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ASSEMBLY 2010

Video Contest Final Four Set for Viewing

By Yvette Moore

The Final Four of United Methodist Women’s Assembly 2010 video contest is on, and a panel of communicators and United Methodist Women judges will select a winner. Assembly participants will get to view the winner's video during Saturday morning’s plenary. The winner will participate in an Ubuntu Explorer journey to Brazil, Mexico or Russia.

Assembly 2010 is full of firsts, including the video contest challenging United Methodist Women members to have their say on the organization’s new slogan: Faith • Hope • Love in Action. United Methodist Women members produced and posted their 30-second to 3-minute videos on that theme in organization’s online community, where viewers voted for their favorites. Four finalists were announced in February and each received an all-expense paid trip to Assembly.

The finalists are:

The finalists used still photos and video footage to share personal mission experiences and situations that exemplified Faith • Hope • Love in Action.

Paulette Polly Caudle

Ms. Caudle’s Faith • Hope • Love in Action” video highlights an ecumenical effort to build community with families and children of the Navajo Indian Reservation in Ganado, Ariz. For more than 10 years, churches from her area have traveled to the reservation for the program. “We teach vacation Bible school [VBS] for a week,” Ms. Caudle said, explaining that in the Navajo community, VBS includes everyone from babies to adults. “Each day we give the children a goody bag that includes a book, a toy and a candy. Our women all make the bags. The kids love it. I hope the video shows the faith, hope and love we have for the children and that they’ve given us.” Ms. Caudle is a member of Pine Grove United Methodist Church in Winston-Salem, N.C., and secretary of its United Methodist Women unit.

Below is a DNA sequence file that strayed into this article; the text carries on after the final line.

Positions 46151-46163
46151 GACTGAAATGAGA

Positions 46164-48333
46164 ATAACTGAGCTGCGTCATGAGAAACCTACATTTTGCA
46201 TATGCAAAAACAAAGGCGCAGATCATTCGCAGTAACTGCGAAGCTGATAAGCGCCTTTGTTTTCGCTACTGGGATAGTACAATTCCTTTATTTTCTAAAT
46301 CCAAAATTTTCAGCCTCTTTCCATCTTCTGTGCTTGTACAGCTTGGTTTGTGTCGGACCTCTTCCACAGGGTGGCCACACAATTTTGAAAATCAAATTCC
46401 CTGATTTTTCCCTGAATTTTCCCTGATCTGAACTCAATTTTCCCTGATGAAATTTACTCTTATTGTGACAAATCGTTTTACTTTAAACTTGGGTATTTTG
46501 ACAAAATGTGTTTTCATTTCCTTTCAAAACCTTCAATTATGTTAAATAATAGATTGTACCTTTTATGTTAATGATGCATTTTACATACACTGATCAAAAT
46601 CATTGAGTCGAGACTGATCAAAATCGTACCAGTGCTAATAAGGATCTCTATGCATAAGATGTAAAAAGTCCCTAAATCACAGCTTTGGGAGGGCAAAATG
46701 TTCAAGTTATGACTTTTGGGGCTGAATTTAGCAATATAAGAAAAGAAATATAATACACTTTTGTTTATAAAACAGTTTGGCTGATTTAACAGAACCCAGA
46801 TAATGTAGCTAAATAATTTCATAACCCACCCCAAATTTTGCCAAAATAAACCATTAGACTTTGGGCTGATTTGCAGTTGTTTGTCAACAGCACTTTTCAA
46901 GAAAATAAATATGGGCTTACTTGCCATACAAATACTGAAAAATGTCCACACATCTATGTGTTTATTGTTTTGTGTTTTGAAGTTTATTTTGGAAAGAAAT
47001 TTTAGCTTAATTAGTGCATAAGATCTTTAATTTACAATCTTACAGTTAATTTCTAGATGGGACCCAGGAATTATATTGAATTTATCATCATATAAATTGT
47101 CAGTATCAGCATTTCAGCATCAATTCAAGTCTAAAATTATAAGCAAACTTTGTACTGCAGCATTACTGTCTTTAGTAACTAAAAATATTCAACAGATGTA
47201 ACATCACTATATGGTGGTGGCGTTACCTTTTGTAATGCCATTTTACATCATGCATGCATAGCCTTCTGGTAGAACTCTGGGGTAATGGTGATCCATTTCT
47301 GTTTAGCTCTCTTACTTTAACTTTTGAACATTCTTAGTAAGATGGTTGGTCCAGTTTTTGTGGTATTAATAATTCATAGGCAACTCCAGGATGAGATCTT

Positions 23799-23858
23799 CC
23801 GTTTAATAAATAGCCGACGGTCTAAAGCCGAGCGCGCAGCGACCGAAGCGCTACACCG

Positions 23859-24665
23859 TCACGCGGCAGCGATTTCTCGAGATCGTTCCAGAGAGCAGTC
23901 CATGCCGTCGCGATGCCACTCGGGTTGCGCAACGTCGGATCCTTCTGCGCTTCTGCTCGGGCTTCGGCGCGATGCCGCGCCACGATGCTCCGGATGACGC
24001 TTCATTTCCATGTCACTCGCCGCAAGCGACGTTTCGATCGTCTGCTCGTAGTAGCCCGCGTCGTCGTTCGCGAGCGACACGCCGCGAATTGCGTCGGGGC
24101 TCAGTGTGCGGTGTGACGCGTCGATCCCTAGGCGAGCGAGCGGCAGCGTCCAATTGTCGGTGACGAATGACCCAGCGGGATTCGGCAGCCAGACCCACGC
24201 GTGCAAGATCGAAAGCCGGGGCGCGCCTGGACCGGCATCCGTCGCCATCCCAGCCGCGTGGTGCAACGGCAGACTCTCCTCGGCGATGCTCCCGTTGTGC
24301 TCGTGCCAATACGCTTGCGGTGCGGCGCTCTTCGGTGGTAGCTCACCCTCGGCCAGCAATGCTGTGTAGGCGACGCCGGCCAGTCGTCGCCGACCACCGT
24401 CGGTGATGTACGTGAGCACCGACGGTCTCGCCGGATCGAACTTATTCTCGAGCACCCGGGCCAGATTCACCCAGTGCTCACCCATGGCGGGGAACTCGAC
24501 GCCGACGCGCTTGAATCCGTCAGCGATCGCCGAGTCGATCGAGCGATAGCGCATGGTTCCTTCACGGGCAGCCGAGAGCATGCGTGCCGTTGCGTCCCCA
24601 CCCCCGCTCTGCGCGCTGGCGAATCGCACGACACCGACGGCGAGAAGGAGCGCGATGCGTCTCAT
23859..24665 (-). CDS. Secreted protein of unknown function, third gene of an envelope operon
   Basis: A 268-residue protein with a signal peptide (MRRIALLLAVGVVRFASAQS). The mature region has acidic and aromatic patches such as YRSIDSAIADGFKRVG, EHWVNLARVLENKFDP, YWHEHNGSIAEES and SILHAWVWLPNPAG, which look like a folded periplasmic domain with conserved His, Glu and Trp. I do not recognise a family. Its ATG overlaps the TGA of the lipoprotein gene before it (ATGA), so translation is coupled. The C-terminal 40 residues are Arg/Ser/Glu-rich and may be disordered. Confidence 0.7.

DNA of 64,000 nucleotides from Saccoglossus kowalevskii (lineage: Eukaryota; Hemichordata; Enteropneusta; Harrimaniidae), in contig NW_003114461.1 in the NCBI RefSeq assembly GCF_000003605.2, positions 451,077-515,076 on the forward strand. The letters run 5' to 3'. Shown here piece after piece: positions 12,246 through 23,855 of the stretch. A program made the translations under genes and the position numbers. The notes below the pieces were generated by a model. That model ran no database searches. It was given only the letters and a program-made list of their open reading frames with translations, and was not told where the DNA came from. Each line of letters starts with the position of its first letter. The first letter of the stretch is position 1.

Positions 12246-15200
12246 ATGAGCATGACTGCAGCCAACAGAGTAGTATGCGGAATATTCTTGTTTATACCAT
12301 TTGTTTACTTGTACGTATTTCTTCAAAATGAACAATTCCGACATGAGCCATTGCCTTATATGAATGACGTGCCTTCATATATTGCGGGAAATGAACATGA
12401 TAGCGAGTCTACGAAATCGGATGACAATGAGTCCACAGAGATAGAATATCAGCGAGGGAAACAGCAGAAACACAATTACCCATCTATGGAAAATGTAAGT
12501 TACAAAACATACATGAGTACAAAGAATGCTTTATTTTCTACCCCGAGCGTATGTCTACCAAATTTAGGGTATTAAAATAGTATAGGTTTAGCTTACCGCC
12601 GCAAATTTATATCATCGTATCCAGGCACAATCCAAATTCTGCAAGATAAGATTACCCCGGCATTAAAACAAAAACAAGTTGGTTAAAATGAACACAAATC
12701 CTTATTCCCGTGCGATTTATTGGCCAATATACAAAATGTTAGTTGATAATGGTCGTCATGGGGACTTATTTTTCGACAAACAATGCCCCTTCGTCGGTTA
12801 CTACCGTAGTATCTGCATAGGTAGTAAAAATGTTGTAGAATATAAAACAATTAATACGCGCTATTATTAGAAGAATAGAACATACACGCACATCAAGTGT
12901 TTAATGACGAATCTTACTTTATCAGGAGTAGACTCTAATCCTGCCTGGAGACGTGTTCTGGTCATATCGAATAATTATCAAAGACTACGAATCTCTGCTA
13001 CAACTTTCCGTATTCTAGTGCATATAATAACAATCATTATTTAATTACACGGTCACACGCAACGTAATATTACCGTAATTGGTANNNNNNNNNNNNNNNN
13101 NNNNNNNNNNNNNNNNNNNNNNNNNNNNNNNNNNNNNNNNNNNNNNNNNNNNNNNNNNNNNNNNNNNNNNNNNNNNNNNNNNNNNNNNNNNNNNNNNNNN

Ann W. Farris

Ms. Farris’ “As Little Children” video shares some of what she saw during a three-week cultural immersion experience that Washington, D.C.’s Wesley Seminary required of students like Ms. Farris in 2004 and 2005. “I went to South Africa for two weeks and Zimbabwe for one week,” Ms. Farris said. “The goal was to be immersed in how music was an integral part of people’s lives during apartheid and after. It gave me a profound appreciation for how powerful music can be. I witnessed music as a social justice marker, as awakening people to what’s going on around them and helping people get through very difficult times. It changed how I perceived music. Part of my ministry is to use music to wake people up.” 

Chloe Heidt

Ms. Heidt videotaped footage for her “Water Walk Short” during a June 2009 youth mission trip to Tanzania, where she got a taste of what young girls and women in that country do daily to provide water for their families. “Girls in Tanzania walk four miles to get water and four miles to take it back to their homes,” Ms. Heidt explained. “We only walked back with the water; we rode there. We started out carrying the water on our heads, but we couldn’t do that. After a few minutes, we had to take it off. I don’t know how the women in Tanzania do it. It was pretty heavy – about five pounds of water in each container.” Ms. Heidt said she made the video to spread awareness about the need for access to clean water in Tanzania and many other parts of the world. She has shown her video in her local church and community. Ms. Heidt is in the ninth grade. 

Becky and Jess Warnock

Ms. Warnock and her adult son, Jess, made “The Joy Southfield Health Care Center” to show how a clinic supported by local churches and volunteers is helping an economically devastated community in Detroit, Mich. “My sister is one of the center’s volunteer nurse practitioners; my mother does inventory and registration,” Ms. Warnock said. “We chose to do the video about this clinic because of them. Jess lived with my parents when he was in school in Detroit, and so a good part of his desire to do this piece was to help bring to light the situation and the determination of the people who are still in the city.”

*Yvette Moore is staff writer for Women’s Division and editor of United Methodist Women News.

Last Updated: 04/30/2010
 
 

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